Saturday, Dec. 23, 2006
Jacob Weisberg's assertion that the strangeness of Mormon beliefs should and will give the American electorate pause in considering Mitt Romney's 2008 candidacy for president revealed the familiar fault lines of religion and politics.
CalLawyer thinks we should take all claims of religious belief by politicians with a grain of salt: "Sure, most politicians and public figures claim to believe in their religion. But this is a charade, and an extremely elaborate one."
On the question of true believers, Bionerd emphasizes the human mind's ability to perform intellectual compartmentalization:
Folks who think that those who hold irrational beliefs shouldn't be trusted with jobs, like President, that require complex rational thought underestimate the extent to which people are capable of compartmentalizing irrational belief so it doesn't interfere with their ability to interact with the world in a completely rational manner or to solve complex real world problems.
Weisberg is wrong to assume that someone who truly believes absurd things like virgin births, angelic visitations, partings of seas, and other "transparent frauds" is necessarily dogmatic or irrational in contexts outside of personal religious observance, or that such a person fails to think for himself or see the world as it really is. Most believers who've given it much thought will concede that what they believe doesn't have much rational basis. But they choose to believe anyways because it helps them make sense of the world, gives them a sense of purpose, provides a foundation for family strength, or any other number of personal reasons.
For AspiringSkeptic here, Weisberg's piece is less of a dig at Mormonism than it is an effort to determine whether Romney "is the type of man like G.W. Bush who may put faith and 'gut feeling' before logic, science, and reason."
Azathoth is the first to characterize most religions as kooky but doesn't think we should single out Mormonism: "It is easy to find open holes in any religion, picking on one and pretending the others are OK is not honest or fair." Similarly, viqtohr criticizes Weisberg's scrutiny of Mormonism as "totally arbitrary," given that all religions are irrational to some degree:
The only thing that the passage of time does to religious myths is give them an air of respectability. The more ridiculous tenets of Mormonism only feel more absurd to us than Biblical stories because they allegedly happened so recently. In religious services, the preacher doesn't focus on the strange idiosyncrasies of dogma, but on how to live a "holy" life and find true happiness. That's what religion is actually about.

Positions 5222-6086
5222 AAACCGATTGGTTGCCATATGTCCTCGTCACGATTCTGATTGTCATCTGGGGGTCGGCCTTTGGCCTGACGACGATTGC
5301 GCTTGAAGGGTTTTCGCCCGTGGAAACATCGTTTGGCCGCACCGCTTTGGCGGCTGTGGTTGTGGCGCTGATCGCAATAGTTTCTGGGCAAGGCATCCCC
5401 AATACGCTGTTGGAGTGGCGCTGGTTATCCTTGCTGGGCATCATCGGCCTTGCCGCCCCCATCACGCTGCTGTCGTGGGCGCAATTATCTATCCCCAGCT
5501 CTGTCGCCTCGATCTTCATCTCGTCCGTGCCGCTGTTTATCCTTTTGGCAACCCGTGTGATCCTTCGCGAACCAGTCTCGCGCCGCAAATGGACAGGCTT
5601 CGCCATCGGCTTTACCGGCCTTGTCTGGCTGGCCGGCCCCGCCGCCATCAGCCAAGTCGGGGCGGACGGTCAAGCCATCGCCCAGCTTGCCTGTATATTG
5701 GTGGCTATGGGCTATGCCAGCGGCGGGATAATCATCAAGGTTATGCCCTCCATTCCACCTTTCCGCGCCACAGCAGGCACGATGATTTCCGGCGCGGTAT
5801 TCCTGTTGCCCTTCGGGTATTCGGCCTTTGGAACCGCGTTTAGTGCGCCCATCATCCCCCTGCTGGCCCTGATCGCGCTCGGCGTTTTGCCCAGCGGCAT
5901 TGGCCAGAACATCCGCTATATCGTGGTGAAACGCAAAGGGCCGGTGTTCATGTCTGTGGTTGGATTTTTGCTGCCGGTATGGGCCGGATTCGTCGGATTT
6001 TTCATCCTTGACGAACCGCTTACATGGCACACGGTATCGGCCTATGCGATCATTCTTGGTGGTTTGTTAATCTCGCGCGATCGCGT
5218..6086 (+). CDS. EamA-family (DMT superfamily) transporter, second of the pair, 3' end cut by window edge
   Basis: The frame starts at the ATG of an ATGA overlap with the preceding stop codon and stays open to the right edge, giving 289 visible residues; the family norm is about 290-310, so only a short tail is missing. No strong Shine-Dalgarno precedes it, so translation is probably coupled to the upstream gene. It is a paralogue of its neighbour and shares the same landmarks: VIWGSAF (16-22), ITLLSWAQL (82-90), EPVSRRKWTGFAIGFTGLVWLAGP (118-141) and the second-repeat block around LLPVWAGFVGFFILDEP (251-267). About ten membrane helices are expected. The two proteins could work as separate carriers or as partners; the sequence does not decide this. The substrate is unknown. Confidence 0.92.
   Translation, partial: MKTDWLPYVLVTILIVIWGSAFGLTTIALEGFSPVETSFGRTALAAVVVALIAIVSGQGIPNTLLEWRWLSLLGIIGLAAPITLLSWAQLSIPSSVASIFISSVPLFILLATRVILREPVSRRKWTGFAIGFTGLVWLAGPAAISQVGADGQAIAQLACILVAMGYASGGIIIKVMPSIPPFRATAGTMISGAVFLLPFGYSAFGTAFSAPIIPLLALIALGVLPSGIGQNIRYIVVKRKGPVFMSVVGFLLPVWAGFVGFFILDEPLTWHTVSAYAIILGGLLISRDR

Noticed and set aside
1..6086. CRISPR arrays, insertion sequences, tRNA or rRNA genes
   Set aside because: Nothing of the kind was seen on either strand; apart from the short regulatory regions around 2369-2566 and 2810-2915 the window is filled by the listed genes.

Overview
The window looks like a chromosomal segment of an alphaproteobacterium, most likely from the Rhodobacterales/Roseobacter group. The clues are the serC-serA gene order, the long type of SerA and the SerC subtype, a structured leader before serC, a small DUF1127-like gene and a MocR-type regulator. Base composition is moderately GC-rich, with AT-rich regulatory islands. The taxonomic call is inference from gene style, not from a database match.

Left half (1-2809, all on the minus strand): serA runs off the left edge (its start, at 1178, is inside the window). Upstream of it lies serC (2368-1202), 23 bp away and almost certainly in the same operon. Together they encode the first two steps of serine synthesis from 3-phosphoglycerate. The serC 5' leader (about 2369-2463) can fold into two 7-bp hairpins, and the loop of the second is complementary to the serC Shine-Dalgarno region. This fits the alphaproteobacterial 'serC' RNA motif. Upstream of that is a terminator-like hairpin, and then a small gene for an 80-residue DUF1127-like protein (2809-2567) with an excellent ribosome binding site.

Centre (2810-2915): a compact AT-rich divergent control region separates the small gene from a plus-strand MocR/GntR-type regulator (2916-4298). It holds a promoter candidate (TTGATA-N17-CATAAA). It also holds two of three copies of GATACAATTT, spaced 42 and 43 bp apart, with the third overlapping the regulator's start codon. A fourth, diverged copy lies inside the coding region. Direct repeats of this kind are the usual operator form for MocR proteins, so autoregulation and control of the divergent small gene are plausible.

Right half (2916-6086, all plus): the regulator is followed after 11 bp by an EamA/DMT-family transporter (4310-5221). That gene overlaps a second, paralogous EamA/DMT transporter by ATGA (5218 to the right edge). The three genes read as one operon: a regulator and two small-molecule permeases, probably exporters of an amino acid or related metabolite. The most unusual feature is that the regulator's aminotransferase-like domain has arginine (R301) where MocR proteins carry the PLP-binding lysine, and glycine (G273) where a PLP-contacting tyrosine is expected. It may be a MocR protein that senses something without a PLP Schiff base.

The candidate's willingness to separate politics and religion is really what's important, writesBaba: "The question isn't whether or not a candidate is a believer in this or that religion (or none). It's whether or not he/she will try to impose his/her beliefs on the rest of us." For donq, the religious test for office should take a more comprehensive view of the individual candidate's background and accomplishments:
Romney is not the first candidate with unique religious beliefs. Eisenhower grew up in the church that was the forerunner to the Jehovah's Witnesses. Nixon was a Quaker. Barack Obama has a background in the Muslim faith.
Religion has always been a way of explaining an endermatic universe. We should not choose our national leader based on adherence to a more ancient and venerated irrationality than her opponent. The only rational religious question for a national leader is "does the person's belief interfere or assist the candidate." As Jesus said "by there fruits ye shall know them." Let's judge Romney and all other candidates on their life and what they have done. Romney is intelligent. First in his class out of Harvard. His life's work has involved turning around struggling companies. He did a great job with the winter Olympics and as a Governor. I am sure not every one agrees with these points. But that is what we should be talking about.
Contribute your ideas in The Big Idea. AC … 7:32am PT